Botox: Not Just for Wrinkles
Botox use has become increasingly popular in the last twenty years. Scientists have discovered numerous ways to use this diluted toxin to benefit patients suffering from many different conditions. While most people think of Botox as a wrinkle relaxer, it’s list of therapeutic uses continues to grow.
Botox was initially used to treat conditions such as uncontrolled blinking and lazy eye. Botox works by blocking signals sent between nerves and muscles. Once a muscle is injected with Botox, it can no longer contract. Botox is most commonly used cosmetically, on forehead lines, crow’s feet, and frown lines.
Botox has been approved by the FDA for the treatment of chronic migraines in adults. For migraines to be considered chronic, they must occur more than 15 days per month, and last 4 hours or more each time. According to Allergan, the company that makes Botox, there are approximately 3.2 million Americans suffering from migraines regularly, so this treatment option could potentially benefit many people in pain. To treat chronic migraines with Botox, the doctor makes multiple injections in the head and neck area. These injections are expected to relieve migraine suffering for about three months.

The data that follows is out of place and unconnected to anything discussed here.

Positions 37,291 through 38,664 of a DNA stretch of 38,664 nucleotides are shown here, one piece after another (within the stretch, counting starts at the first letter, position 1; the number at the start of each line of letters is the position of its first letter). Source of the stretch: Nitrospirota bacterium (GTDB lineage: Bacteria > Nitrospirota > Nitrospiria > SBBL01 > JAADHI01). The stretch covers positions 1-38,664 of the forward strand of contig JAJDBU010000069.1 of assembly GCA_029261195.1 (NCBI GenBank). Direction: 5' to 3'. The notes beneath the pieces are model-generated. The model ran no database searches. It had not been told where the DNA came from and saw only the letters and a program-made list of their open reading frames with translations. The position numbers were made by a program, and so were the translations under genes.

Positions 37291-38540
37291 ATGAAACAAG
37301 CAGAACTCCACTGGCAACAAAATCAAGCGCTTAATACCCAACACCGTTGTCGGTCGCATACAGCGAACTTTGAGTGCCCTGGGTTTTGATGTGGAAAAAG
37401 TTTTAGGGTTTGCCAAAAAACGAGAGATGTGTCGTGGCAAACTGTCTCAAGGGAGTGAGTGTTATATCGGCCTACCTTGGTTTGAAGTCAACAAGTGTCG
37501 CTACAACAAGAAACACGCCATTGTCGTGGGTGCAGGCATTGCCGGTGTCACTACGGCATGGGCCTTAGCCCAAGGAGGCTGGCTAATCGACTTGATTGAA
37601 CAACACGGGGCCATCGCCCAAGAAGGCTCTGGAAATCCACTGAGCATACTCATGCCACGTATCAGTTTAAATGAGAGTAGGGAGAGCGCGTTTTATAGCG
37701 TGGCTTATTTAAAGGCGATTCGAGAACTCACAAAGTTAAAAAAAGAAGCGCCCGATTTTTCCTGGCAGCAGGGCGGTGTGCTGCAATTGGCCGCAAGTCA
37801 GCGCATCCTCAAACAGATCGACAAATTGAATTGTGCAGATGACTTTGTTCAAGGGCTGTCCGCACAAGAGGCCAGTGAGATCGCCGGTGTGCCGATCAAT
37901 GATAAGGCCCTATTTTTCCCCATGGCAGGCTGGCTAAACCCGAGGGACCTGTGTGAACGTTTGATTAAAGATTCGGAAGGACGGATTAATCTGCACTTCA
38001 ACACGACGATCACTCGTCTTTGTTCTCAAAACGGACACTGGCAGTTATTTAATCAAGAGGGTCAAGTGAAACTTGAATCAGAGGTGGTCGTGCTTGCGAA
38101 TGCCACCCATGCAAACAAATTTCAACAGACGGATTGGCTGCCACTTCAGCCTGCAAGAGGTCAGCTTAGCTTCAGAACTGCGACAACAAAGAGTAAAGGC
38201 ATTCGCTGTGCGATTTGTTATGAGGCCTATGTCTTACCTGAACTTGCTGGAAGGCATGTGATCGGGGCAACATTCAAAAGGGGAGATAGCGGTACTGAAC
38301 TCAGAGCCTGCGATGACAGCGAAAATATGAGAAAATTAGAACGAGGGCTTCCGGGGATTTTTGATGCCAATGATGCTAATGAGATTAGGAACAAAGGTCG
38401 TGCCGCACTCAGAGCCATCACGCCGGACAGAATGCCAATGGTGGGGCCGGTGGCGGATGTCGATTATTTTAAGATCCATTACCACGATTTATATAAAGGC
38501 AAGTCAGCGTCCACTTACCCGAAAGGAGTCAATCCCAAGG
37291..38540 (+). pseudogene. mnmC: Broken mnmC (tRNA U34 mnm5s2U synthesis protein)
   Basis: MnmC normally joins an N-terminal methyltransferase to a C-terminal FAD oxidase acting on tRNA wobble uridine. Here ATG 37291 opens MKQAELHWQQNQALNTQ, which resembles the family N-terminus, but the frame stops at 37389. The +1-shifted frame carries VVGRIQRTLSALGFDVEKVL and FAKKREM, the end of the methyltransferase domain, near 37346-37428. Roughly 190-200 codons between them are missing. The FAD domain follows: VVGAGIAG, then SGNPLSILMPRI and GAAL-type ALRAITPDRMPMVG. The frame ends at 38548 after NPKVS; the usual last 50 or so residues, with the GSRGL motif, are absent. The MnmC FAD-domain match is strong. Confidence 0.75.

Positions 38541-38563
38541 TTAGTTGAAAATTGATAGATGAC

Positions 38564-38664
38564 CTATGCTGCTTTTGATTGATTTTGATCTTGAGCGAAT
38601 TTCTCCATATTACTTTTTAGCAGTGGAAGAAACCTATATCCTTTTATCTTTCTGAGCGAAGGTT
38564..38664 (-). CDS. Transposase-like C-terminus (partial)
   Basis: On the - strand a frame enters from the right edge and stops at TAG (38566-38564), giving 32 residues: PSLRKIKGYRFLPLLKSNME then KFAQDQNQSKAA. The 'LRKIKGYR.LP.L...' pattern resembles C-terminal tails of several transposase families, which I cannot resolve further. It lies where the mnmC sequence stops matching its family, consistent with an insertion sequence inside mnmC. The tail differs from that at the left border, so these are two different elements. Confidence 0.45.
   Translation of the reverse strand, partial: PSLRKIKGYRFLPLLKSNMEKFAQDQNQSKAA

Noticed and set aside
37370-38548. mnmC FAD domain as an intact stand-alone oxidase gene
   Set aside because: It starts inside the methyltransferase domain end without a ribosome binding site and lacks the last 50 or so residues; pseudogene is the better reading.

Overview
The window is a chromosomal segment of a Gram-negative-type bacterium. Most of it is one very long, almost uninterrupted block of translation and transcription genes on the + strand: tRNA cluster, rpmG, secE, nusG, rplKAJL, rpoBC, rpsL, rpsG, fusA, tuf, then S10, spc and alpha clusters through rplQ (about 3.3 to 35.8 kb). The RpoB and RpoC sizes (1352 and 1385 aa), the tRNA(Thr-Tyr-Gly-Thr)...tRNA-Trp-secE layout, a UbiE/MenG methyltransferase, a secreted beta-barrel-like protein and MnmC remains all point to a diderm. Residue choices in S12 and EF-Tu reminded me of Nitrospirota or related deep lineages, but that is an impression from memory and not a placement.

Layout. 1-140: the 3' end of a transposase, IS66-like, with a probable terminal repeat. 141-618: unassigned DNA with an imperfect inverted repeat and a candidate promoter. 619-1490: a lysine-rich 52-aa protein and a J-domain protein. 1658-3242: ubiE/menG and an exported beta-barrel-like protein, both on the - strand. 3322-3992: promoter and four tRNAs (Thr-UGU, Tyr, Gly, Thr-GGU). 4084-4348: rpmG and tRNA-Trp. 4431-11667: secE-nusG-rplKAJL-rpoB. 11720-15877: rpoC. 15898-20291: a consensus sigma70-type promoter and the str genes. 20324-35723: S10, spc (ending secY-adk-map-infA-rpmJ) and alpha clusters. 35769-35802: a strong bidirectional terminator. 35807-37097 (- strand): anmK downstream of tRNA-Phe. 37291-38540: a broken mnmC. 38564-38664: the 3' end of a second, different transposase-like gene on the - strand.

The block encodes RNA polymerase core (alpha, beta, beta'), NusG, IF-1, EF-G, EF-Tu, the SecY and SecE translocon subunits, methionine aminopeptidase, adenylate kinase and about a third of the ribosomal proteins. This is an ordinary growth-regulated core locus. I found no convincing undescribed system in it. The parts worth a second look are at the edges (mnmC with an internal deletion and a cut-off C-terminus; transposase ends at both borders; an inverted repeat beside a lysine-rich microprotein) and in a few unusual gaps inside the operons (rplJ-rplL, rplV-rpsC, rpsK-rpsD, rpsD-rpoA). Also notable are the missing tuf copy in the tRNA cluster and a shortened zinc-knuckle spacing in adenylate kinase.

Another condition Botox injections are used to treat is urine leakage in patients with neurological conditions such as multiple sclerosis or spinal cord injuries. For patients suffering from incontinence or overactive bladder as a result of nerve damage, Botox can provide relief by relaxing the bladder, allowing the bladder to hold more urine. The effects of Botox injections in the bladder can last up to 10 months.
Another popular use of Botox is for controlling excessive sweating in adults. Commonly injected into the armpit area, Botox decreases the activity of sweat glands, thereby reducing the amount of sweat released.
Of course, Botox is not a one-time solution. To continue to see results, the injections must be repeated regularly. For most conditions, including wrinkle relaxing and chronic migraine relief, patients require additional injections every 3-4 months. For severe sweating, injections need to be repeated every 6-7 months, or when bothersome symptoms return.
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